It was a sore grievance to the yeomanry along the Tappan Sea to behold that little Mediterranean ploughed by hostile prows, and the noble river of which they were so proud, reduced to a state of thraldom. Councils of war were held by captains of market- boats and other river craft, to devise ways and means of dislodging the enemy. Here and there on a point of land extending into the Tappan Sea, a mud work would be thrown up, and an old field-piece mounted, with which a know of rustic artillerymen would fire away for a long summer's day at some frigate dozing at anchor far out of reach; and reliques of such works may still be seen overgrown with weeds and brambles, with peradventure the half-buried fragment of a cannon which may have burst.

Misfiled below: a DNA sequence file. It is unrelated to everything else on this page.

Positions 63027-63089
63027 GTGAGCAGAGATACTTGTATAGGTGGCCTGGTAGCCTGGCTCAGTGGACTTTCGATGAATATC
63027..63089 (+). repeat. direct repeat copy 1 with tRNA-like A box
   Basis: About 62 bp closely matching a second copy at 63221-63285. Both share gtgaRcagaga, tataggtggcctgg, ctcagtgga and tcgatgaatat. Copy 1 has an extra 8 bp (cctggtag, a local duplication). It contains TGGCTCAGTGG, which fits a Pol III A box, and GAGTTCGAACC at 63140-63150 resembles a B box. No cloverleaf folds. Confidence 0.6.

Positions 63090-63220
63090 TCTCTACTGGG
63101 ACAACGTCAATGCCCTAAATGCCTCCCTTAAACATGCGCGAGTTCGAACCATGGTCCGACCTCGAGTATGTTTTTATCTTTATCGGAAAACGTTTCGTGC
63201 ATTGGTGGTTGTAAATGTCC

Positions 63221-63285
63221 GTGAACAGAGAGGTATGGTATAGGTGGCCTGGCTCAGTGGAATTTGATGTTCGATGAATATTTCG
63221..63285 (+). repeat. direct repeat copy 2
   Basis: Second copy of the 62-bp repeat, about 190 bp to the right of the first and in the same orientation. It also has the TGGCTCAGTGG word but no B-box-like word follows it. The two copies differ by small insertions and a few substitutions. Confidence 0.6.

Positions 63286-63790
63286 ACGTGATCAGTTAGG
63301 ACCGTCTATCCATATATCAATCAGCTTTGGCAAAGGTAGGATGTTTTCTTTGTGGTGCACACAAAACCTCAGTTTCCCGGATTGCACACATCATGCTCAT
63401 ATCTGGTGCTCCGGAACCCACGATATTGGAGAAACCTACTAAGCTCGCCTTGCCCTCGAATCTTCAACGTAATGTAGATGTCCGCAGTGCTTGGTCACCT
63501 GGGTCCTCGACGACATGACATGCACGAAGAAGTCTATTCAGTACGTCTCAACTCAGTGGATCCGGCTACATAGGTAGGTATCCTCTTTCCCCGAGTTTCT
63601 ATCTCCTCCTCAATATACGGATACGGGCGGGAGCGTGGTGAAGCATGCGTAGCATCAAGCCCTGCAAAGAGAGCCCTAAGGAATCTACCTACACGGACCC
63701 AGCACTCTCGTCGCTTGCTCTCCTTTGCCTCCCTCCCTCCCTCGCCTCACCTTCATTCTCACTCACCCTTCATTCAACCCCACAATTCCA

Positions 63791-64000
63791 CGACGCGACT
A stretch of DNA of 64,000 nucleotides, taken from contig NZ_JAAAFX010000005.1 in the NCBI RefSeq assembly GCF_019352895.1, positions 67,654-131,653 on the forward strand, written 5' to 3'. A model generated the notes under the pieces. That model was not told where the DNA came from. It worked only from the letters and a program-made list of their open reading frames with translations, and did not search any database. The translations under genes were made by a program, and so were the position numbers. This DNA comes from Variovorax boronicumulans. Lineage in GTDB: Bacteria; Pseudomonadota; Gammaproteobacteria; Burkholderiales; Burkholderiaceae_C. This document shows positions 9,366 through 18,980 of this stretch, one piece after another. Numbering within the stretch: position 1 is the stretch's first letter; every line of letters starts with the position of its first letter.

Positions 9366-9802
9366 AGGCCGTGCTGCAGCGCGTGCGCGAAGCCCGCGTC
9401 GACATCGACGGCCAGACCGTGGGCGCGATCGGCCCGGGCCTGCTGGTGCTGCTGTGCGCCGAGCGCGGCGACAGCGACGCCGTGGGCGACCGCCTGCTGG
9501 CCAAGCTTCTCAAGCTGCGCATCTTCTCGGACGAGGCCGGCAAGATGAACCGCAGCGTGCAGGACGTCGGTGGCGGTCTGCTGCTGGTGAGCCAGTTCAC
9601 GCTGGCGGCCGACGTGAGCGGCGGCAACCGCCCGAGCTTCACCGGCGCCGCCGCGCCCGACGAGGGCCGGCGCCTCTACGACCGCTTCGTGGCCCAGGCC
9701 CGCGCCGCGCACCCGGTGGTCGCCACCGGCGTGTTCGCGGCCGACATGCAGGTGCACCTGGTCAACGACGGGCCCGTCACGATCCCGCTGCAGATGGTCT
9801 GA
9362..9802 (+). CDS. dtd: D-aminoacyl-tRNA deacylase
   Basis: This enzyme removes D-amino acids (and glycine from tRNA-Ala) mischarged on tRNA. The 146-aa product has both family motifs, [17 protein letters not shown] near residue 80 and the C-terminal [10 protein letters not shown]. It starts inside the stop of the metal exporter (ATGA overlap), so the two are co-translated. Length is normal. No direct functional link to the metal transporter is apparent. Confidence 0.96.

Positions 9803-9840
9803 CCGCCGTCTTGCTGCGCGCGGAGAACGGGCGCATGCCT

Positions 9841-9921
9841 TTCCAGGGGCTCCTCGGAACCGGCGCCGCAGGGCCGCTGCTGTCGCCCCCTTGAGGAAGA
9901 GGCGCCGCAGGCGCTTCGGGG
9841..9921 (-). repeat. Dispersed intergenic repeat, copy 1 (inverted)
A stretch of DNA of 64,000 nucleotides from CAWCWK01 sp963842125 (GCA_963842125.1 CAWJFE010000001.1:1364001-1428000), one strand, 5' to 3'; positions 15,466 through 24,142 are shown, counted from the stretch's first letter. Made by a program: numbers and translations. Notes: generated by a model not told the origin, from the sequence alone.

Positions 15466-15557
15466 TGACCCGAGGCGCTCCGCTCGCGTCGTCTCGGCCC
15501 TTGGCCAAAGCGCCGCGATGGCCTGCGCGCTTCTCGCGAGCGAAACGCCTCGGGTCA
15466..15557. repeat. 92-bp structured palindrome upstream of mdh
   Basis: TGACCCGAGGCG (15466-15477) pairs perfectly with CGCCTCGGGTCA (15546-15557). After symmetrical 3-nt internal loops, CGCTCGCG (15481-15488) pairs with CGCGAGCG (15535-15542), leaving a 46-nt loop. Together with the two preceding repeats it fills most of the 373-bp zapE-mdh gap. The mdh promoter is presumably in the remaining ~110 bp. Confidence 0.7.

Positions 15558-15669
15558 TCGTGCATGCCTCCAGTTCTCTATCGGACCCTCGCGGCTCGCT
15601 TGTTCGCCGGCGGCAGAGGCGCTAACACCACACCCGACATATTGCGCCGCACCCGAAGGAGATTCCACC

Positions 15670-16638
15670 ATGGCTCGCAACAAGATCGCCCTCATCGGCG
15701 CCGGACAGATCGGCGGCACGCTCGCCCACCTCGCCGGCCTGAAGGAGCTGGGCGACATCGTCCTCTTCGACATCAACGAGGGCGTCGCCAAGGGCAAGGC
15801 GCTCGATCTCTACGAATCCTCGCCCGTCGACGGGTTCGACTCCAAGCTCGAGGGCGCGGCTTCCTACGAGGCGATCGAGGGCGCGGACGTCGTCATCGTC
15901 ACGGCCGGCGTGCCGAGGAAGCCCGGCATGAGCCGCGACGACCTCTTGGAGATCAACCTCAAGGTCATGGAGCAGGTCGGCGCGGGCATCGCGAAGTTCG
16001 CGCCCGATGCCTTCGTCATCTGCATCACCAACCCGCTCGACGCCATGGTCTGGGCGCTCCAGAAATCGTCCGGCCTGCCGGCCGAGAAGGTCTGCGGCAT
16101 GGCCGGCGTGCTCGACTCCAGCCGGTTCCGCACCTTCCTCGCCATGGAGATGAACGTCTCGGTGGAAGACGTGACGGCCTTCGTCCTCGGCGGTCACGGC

Jacob Van Tassel was a prominent man in these belligerent operations; but he was prone moreover, to carry on a petty warfare of his own for his individual recreation and refreshment. On a row of hooks above the fireplace of the Roost, reposed his great piece of ordnance; a duck, or rather goose gun of unparalleled longitude, with which it was said he could kill a wild goose half way across the Tappan Sea. Indeed there are as many wonders told of this renowned gun, as of the enchanted weapons of classic story. When the belligerent feeling was strong upon Jacob, he would take down his gun, sally forth alone, and prowl along shore, dodging behind rocks and trees, watching for hours together any ship or galley at anchor or becalmed; as a valorous mouser will watch a rat hole. So sure as a boat approached the shore, bang! went the great goose gun, sending on board a shower of slugs and buck shot; and away scuttled Jacob Van Tassel through some woody ravine. As the Roost stood in a lonely situation, and might be attacked, he guarded against surprise by making loop-holes in the stone walls, through which to fire upon an assailant. His wife was stout-hearted as himself, and could load as fast as he could fire, and his sister, Nochie Van Wurmer, a redoubtable widow, was a match, as he said, for the stoutest man in the country. Thus garrisoned, his little castle was fitted to stand a siege, and Jacob was the man to defend it to the last charge of powder.